HONG KONG (Reuters) – At BEA Union Investment in Hong Kong, Pheona Tsang is getting creative. The head of fixed income is planning to fill 10 percent of a yuan-focused portfolio this year with U.S. dollar bonds, sold by Chinese companies outside of the mainland market.

A China yuan note is seen in this illustration photo May 31, 2017. REUTERS/Thomas White/Illustration

She is not alone. Many money managers are being enticed by the same bonds, whose yields have been steadily rising thanks to years of rate hikes by the Federal Reserve.

These dollar bonds in December yielded an average of 6.7 percent, 2.8 percentage points above their onshore equivalents, after lagging their onshore peers just 12 months ago, Natixis data shows.

Last month, China Evergrande Group, one of the country’s most indebted property developers, sold $3 billion in dollar bonds in Asia’s biggest offshore high-yield bond sale so far this year, with yields topping 10 percent.

The turnaround has also been fueled by China’s shift to easier monetary policy to cushion its cooling economy. That helped depress interest rates and pulled 10-year government bond yields down 60 basis points from their September highs.

“Onshore rates have compressed so extensively that valuation is a touch expensive,” said Jason Pang, a portfolio manager at JP Morgan Asset Management.

“Last year, rates kept going down onshore and you could pick up capital gains,” said Wonnie Chu, a managing director at Tencent-backed Gaoteng Global Asset Management.

But Chu believes there is limited room for Chinese rates to fall further, noting 10-year government bonds traded at about 2.6 percent in the last two easing cycles in 2006 and 2009. They are now around 3.1 percent.

So, Chu is turning to the “more interesting” dollar market this year.


The offshore dollar market’s allure comes with equally significant risks.

Hit by growing corporate bond defaults, slowing Chinese growth and a tightening Fed, some Chinese borrowers “were really in distressed value” late last year, said Tsang.

Signs of strain are especially apparent in real estate companies. Country Garden, a leader in the sector, this week reported a contract sales decline of 52.2 percent in January.

This year, property developers alone may refinance up to $72.6 billion, when accounting for both their onshore and offshore needs, according to estimates by S&P.

In the offshore market, Chinese issuers will have an aggregate of $77.5 billion of dollar bonds maturing in 2019, up from $50.1 billion in 2018, according to Refinitiv data.

But Tsang remains upbeat, citing the Fed’s recent shift to a more cautious stance on future rate hikes.

“Even if we have one or two hikes (in 2019), we will be close to the end of the hiking cycle.”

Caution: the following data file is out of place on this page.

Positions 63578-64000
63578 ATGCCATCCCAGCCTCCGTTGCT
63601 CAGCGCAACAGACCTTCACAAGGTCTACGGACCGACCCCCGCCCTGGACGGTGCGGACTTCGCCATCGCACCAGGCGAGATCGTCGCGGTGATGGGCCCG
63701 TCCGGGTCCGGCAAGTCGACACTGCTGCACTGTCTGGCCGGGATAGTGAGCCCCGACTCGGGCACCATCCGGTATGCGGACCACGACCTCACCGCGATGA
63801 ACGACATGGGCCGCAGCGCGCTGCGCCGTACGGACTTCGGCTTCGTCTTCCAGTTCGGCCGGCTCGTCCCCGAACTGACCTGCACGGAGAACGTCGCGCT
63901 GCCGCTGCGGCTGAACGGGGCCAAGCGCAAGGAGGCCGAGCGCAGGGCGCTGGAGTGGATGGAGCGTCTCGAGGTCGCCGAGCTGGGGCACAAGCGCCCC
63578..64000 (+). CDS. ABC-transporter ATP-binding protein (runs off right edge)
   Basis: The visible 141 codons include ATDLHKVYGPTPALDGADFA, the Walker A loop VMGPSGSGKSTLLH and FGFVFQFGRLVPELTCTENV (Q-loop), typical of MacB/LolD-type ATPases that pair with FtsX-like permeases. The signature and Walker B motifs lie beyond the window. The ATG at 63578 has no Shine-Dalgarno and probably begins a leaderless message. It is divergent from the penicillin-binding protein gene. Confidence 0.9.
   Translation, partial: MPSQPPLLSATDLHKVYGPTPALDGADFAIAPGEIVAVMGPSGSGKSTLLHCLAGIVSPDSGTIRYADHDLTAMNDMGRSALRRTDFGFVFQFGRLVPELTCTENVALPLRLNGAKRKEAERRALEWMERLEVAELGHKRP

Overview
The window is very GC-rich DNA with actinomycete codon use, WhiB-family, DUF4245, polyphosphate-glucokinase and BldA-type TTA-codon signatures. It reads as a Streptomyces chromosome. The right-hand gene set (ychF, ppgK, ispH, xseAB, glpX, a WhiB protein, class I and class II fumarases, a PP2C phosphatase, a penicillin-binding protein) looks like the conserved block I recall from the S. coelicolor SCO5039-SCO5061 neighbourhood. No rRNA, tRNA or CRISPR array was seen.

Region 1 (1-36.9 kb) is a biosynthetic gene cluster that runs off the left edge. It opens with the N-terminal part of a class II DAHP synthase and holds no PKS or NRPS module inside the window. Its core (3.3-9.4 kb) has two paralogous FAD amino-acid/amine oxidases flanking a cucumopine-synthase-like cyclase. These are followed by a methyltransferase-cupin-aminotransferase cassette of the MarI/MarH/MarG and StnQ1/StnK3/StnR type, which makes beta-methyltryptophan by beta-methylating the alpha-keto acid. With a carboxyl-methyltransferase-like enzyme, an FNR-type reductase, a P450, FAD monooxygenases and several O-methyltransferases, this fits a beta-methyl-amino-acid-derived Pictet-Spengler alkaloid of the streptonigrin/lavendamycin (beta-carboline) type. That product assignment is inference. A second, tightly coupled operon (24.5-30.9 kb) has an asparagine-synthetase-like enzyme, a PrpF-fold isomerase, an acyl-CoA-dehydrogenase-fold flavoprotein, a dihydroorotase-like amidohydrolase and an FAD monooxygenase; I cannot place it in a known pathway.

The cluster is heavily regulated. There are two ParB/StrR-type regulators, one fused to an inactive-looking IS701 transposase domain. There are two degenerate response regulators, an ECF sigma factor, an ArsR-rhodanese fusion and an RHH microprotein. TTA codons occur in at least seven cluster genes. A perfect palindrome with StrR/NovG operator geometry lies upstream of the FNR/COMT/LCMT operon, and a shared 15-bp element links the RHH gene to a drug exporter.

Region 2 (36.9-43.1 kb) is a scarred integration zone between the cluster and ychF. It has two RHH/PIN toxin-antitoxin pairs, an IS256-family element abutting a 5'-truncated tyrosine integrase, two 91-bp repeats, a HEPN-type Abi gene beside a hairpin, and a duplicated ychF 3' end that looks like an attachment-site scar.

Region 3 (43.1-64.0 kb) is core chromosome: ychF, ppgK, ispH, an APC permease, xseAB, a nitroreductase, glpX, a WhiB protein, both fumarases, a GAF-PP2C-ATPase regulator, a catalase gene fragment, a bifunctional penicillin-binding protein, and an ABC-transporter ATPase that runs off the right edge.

The handsome yields offered by high-yield property bonds, in particular, “more than compensate for risks,” said one Singapore-based fixed income trader.

While property sales and investment in China have turned sluggish along with the cooling economy, home prices have been generally holding up. Some investors are also betting officials will ease curbs on buyers if the economy continues to slow.

Beijing already appears to be loosening its grip somewhat, analysts at UBS said in a report this month.

Examples of this shift includes the “reopening of the onshore bond market to developers, the lack of any mention of tightening during the recent Politburo meeting… and the quiet reduction in mortgage rates,” they said.


Despite their preference for offshore dollar yields, all of the four fund managers interviewed said they were simultaneously expanding their onshore portfolios.

They anticipate a boost to the onshore market from Bloomberg Barclays Global Aggregate Index’s inclusion of Chinese government and policy bank bonds in April.

The move could draw $110 billion from index-tracking investors to China over 20 months, according to estimates by Harvest Global Investments.

These passive inflows, however, does not fully reflect international investors’ assessment of the onshore investment climate.

The increase in onshore exposure by BlackRock, the world’s largest asset manager, for instance, is driven by “a combination of the opening up of (market) access and the investment view,” said Neeraj Seth, head of Asian credit at the firm.

Seth, who was positive onshore rates in 2018, has switched to a neutral view, and is lining up “long positioning” in offshore Chinese high-yield real estate names.

On offshore yields Natixis data: tmsnrt.rs/2TKiSDY

Reporting by Noah Sin; Additional reporting by Vidya Ranganathan; Editing by Kim Coghill


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